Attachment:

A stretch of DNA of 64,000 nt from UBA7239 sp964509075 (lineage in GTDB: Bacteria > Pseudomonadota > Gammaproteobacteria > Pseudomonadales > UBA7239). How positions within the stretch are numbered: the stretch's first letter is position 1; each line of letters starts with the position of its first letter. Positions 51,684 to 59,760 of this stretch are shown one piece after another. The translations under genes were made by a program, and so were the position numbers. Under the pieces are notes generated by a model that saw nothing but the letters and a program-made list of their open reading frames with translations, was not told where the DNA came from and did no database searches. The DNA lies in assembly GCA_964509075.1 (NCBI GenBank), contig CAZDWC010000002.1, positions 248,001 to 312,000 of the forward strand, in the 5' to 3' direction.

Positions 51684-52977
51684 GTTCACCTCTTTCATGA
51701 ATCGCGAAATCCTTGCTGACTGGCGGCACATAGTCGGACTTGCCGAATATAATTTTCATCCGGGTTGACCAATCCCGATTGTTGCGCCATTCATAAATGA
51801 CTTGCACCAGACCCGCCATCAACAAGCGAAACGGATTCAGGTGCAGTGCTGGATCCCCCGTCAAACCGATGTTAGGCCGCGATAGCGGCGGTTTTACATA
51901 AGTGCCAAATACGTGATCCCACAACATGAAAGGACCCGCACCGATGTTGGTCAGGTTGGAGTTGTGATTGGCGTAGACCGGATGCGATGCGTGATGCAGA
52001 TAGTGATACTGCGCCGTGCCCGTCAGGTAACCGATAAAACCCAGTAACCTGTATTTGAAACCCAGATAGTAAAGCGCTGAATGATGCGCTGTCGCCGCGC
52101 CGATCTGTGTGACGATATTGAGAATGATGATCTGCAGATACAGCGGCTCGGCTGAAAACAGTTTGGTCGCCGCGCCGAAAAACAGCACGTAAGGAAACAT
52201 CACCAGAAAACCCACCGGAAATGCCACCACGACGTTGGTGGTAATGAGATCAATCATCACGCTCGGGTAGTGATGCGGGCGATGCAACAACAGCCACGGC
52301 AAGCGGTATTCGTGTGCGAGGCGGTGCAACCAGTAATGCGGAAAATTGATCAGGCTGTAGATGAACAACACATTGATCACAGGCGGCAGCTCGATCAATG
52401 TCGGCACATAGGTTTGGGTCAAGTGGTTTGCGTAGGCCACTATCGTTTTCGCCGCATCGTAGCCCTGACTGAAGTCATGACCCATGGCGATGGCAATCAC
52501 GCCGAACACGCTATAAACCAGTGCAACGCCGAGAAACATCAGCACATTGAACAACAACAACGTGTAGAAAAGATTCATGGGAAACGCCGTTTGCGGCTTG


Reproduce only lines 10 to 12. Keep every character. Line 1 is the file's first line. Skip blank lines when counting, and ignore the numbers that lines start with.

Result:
52301 AAGCGGTATTCGTGTGCGAGGCGGTGCAACCAGTAATGCGGAAAATTGATCAGGCTGTAGATGAACAACACATTGATCACAGGCGGCAGCTCGATCAATG
52401 TCGGCACATAGGTTTGGGTCAAGTGGTTTGCGTAGGCCACTATCGTTTTCGCCGCATCGTAGCCCTGACTGAAGTCATGACCCATGGCGATGGCAATCAC
52501 GCCGAACACGCTATAAACCAGTGCAACGCCGAGAAACATCAGCACATTGAACAACAACAACGTGTAGAAAAGATTCATGGGAAACGCCGTTTGCGGCTTG